Self-reflexive drawing from doing participatory observations in downtown Victoria (Rabat). Causing both curiosity and non-provoked interaction among the interlocutors on a small but ‘friendly’ island.
Using drawing as a means of starting conversations while doing fieldwork is, according to my experience, the graphic method’s fundamental strength. Depending on one’s positioning as an observer, individual skills and/or the portrayed object(s) interaction, the method usually ignites curiosity. It may also turn out relevant as a nice gift of reciprocity to an interlocutor after a graphic session or an open-ended/semi-structured interview.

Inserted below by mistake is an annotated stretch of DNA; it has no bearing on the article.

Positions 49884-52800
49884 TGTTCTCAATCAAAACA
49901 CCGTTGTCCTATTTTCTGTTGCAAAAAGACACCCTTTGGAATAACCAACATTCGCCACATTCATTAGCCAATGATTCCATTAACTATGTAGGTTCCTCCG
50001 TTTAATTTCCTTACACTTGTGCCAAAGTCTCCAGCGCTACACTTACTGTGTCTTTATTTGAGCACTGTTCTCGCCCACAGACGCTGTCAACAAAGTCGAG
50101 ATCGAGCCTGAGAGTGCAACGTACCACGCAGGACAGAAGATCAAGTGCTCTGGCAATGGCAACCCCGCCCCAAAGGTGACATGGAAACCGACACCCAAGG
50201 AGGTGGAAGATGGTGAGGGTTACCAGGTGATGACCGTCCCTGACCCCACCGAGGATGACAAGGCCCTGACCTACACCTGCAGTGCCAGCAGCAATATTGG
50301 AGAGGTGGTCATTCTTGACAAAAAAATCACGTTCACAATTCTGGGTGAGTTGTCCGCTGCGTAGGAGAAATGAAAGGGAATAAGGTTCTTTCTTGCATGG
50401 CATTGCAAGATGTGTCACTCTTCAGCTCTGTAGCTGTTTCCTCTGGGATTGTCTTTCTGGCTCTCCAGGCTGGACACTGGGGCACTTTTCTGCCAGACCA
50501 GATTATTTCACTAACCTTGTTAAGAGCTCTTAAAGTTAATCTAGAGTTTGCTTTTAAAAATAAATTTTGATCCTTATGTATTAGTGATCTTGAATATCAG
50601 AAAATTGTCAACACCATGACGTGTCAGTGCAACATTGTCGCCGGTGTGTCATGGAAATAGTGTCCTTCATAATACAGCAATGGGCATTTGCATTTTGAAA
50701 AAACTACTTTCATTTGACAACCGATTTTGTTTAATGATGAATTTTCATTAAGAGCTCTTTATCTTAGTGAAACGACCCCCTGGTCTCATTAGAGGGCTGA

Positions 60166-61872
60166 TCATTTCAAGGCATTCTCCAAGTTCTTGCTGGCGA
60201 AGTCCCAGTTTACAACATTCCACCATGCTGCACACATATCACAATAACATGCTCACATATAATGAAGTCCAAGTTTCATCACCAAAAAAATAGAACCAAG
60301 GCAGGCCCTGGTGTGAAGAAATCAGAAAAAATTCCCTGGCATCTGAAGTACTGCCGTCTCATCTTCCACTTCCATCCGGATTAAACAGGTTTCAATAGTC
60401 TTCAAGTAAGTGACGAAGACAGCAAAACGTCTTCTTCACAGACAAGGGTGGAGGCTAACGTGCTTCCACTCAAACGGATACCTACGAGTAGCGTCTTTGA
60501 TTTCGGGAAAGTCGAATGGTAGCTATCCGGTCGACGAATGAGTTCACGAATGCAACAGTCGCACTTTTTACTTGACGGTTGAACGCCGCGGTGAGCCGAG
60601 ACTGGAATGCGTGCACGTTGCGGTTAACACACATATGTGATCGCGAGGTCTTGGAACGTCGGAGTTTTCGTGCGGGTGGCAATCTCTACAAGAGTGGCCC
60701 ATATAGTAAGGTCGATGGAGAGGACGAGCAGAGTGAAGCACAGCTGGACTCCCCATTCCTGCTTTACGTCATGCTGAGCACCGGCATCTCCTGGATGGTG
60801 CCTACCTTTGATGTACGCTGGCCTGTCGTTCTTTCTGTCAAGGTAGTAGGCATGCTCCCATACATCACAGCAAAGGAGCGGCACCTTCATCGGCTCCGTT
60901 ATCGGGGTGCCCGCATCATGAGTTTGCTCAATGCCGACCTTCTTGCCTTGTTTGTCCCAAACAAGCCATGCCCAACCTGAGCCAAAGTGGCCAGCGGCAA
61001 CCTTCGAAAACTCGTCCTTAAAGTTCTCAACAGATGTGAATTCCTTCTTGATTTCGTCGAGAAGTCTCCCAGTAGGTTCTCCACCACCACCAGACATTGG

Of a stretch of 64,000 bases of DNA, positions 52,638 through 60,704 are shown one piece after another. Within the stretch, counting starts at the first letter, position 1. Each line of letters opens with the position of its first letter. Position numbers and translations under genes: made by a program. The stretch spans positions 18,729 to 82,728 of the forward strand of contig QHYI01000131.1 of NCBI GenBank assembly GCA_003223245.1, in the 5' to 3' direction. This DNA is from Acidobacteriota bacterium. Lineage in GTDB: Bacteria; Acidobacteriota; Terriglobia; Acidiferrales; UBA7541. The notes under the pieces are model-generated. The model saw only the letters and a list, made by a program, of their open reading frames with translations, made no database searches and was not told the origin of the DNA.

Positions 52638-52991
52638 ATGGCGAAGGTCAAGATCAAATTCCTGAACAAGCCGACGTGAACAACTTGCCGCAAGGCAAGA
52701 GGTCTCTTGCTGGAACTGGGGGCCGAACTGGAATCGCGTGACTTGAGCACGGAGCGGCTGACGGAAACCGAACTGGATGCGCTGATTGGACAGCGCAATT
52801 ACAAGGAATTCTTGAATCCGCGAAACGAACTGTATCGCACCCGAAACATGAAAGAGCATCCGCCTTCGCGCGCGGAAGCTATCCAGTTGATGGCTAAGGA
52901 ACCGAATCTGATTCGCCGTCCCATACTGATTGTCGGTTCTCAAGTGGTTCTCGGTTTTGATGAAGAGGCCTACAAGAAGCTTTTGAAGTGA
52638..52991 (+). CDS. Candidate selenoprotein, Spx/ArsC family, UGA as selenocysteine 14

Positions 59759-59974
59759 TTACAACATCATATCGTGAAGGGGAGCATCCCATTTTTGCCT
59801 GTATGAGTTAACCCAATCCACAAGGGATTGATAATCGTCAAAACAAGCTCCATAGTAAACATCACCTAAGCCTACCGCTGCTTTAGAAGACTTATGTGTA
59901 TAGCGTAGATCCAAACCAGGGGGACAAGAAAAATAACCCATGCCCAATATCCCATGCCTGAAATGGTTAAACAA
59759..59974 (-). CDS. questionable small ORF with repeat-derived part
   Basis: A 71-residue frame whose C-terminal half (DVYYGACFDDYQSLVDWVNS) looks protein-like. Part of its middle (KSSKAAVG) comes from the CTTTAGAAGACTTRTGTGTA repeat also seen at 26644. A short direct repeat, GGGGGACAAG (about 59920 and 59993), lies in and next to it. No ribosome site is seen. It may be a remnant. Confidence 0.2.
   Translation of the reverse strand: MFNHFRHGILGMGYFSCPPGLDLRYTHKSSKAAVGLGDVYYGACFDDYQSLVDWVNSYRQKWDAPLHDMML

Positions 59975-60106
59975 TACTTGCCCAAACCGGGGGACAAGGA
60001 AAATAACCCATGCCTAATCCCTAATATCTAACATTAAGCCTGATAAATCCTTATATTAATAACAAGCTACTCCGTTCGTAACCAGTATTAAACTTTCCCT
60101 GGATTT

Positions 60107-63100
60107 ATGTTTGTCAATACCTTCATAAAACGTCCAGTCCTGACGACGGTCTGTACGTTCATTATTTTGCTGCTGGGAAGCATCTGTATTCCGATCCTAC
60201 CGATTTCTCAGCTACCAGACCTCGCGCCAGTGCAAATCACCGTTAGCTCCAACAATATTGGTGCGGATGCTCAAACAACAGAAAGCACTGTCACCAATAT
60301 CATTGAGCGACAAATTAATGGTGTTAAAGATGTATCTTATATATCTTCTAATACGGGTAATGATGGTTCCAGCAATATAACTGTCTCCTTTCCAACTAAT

The GrAFs also pointed to an increased awareness of differing visual understanding of photography and visual portraying. Previously understood as showing things fixed ‘as they are’, photography has in later research been understood as part of a society’s larger mediascape (see Appadurai’s Modernity at Large) and is commonly not viewed as more objective than a drawing. The selective process of doing graphic notetaking (i.e. which motifs, materials to use and objects to emphasize) is probably more ‘alive’ for the reader on the process than the results of taking a photograph (see Taussig’s I swear I saw this). This implies a culturally specific understanding of photography as well as in graphic anthropology. The failed and outdated objectivity claims of photography have opened up for a revitalization of graphic anthropology giving it renewed credibility and interest.